When a Victorian pharmacy changed a promotional sign to advertise absence from work certificates, nobody was expecting it to go viral
The sign, outside the Torquay Pharmacy near Bells Beach, Victoria, had been promoting flu shots for a while, said pharmacist-in-charge Sarah French.
“We ran out of flu shots, and thought, ‘What else can we promote? What don’t people know about?’” she told the AJP.
“Someone suggested that as it was cold and flu season, and a lot of people don’t know we have the service, we’d promote these.”
A passer-by snapped the sign and posted the picture on Instagram under the account @browncardigan, where interest quickly took off and a number of commenters discussed the potential to have “sickies,” while not sick.
The New Daily picked up the story, publishing it under the headline, “Too easy? Pharmacists can now give sick notes”.
It spoke to AMA president Dr Tony Bartone, who said that pharmacist absence from work certificates were a “missed opportunity” for continuous health care.
“It’s a glorified document, and doesn’t do anything for long-term care,” Dr Bartone said.
Ms French said the pharmacy’s staff were surprised at the attention.
“It’s certainly not ‘news’ news,” she says. “It’s been in the media in the past, saying we’re stepping on doctors’ turf.
“The sign hasn’t sent people to us in flocks, it’s just made them aware that they don’t need to see a doctor if they just need a day to recover.”
The issue of sick notes had flared up earlier this year, with Innex Willox, chief executive of the Australian Industry Group, telling News Corp media that “some bosses would be sceptical of notes obtained from a chain store pharmacy”.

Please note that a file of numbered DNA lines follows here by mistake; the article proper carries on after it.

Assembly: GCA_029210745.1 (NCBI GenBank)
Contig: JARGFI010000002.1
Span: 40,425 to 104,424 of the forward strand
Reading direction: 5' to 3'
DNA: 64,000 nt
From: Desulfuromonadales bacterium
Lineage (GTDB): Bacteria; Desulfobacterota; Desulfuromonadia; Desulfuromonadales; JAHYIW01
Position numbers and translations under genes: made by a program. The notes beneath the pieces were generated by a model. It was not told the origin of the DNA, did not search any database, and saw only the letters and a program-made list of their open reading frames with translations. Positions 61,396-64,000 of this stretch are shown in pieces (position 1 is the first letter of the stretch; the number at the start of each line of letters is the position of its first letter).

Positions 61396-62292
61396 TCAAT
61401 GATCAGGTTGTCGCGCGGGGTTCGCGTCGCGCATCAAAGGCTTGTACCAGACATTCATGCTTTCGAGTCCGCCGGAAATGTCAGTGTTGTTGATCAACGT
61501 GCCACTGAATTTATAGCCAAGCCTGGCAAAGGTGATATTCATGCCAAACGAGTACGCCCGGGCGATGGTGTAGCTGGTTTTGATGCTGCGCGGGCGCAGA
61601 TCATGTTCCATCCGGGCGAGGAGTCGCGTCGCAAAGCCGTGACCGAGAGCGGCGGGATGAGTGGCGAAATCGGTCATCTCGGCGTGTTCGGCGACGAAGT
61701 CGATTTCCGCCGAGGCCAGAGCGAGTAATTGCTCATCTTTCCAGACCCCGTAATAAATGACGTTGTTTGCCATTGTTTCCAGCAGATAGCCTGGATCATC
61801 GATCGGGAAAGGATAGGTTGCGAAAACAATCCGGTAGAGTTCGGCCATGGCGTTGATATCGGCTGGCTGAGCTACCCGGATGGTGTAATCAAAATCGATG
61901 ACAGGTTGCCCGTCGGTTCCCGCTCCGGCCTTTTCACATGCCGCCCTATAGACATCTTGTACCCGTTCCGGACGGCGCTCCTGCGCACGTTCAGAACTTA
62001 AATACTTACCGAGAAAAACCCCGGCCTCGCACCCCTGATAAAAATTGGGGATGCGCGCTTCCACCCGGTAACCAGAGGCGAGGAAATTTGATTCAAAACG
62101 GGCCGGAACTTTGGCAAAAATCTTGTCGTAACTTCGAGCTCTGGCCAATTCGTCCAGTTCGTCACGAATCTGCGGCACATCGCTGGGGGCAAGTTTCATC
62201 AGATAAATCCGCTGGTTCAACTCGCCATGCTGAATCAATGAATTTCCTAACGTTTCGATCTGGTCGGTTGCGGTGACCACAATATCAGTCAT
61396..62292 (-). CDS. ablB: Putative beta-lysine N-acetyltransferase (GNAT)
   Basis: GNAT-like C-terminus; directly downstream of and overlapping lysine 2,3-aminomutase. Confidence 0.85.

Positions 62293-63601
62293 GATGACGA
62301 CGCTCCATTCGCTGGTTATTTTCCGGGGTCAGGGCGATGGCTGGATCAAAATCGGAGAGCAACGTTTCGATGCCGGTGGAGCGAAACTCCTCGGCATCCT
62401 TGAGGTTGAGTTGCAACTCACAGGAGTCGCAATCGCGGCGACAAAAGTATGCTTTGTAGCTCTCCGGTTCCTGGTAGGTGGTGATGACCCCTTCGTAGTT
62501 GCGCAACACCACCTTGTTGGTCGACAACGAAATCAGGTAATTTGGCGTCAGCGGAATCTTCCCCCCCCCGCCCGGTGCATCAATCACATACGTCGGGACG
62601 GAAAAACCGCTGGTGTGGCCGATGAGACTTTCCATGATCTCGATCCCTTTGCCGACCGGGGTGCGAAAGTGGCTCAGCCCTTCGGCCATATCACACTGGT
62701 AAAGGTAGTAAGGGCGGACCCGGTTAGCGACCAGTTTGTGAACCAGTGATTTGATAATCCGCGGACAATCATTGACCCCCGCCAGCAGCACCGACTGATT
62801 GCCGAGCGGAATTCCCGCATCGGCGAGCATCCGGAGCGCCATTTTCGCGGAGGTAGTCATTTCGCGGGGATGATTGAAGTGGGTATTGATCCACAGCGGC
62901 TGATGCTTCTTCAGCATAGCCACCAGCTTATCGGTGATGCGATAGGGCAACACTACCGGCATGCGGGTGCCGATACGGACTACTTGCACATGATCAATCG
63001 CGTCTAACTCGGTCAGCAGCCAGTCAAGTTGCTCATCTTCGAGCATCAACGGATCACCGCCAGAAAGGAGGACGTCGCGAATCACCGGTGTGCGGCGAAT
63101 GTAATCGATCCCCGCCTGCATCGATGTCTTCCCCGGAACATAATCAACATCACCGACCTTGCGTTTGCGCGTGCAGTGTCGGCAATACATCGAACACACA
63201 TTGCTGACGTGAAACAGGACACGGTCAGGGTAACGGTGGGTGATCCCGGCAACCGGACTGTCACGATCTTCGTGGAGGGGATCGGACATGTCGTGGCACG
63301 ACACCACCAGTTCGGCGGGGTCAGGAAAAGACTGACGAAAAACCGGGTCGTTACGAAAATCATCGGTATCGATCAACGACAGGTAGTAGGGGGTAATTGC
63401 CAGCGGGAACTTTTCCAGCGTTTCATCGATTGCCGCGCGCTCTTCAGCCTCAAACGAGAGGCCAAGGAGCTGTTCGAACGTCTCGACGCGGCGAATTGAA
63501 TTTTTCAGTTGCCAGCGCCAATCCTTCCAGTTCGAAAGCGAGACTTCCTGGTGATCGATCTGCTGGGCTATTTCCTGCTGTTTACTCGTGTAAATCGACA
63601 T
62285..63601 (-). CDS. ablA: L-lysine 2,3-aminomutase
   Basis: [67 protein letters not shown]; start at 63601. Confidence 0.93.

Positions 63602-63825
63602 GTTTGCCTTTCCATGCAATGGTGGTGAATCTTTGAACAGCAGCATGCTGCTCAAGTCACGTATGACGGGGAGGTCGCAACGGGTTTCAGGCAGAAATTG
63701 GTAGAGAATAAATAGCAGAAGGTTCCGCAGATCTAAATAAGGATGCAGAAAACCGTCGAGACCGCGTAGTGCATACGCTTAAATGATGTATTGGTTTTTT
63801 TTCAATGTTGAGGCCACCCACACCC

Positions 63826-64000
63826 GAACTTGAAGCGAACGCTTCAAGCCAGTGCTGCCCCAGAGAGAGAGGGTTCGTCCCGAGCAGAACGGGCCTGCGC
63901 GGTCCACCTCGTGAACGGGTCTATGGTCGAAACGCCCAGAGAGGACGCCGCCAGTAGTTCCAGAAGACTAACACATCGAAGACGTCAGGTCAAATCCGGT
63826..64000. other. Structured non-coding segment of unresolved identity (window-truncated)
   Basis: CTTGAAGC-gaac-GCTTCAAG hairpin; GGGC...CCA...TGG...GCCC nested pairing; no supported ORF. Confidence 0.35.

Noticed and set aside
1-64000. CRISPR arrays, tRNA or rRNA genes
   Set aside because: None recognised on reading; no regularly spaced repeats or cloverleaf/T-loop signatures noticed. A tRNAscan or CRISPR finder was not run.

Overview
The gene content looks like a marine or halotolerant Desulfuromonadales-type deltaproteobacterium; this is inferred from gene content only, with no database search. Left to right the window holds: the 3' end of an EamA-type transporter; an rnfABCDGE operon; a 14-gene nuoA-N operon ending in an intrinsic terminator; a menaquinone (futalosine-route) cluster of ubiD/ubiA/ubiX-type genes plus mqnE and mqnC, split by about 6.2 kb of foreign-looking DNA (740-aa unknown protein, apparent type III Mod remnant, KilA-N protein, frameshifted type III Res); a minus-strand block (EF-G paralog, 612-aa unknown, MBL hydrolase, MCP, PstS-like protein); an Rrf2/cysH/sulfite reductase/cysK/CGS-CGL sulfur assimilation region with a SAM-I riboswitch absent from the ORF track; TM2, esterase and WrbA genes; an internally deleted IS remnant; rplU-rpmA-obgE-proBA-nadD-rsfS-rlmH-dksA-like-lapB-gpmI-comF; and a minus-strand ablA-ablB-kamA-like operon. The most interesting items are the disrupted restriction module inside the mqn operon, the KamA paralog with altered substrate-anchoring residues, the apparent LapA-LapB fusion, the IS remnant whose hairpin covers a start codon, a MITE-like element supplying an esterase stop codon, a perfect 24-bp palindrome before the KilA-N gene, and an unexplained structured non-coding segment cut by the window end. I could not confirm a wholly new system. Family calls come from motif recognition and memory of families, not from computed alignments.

At the time Chemist Warehouse absence from work certificates, priced at $20, were singled out by mainstream media outlets.
As the Guild pointed out in March, pharmacists have been able to issue such certificates since 2009.
Now, the Guild has told the New Daily that “Pharmacies do not ‘sell’ absence from work certificates, any more than doctors do”.
“Under the Fair Work Act, pharmacists have been allowed to issue absence from work certificates for about ten years,” a spokesperson told the AJP today.
“There’s a pattern to it: every six months or so a new mainstream journalist finds out about this, and writes about it as if it were a brand new thing.
“And every time that happens the usual suspects from the AMA squawk self-interestedly about fragmentation of care.”
Meanwhile in Torquay, there’s no sign of a turf war.
“We have a good relationship with our doctors,” says Ms French.
“We service the local nursing home here, so we have to be in contact with doctors pretty regularly about patients there.
“We certainly haven’t heard any bad feedback about us doing medical certificates from doctors: they’re pretty busy and probably appreciate not getting mild cases that people don’t need to see a doctor for.”
Patients aren’t always able to visit their preferred doctor on the day they’re ill, she says, and the local walk-in clinic is often busy.
“This takes the pressure off doctors. And if we think the person does need a doctor’s care we certainly refer them, but sometimes it could be a flare-up of an existing condition – for example if they’re being treated for back pain we know they’re under the care of a doctor, and they can have a day off to recover.
“It’s usually pretty basic things like a tension headache or a cough or cold.
“And we get doctors referring people to us for those minor ailments, because we know the product range better than them and have experience treating people with OTC medicines.
“Doctors and pharmacists should use the relationship positively and bounce off each other.”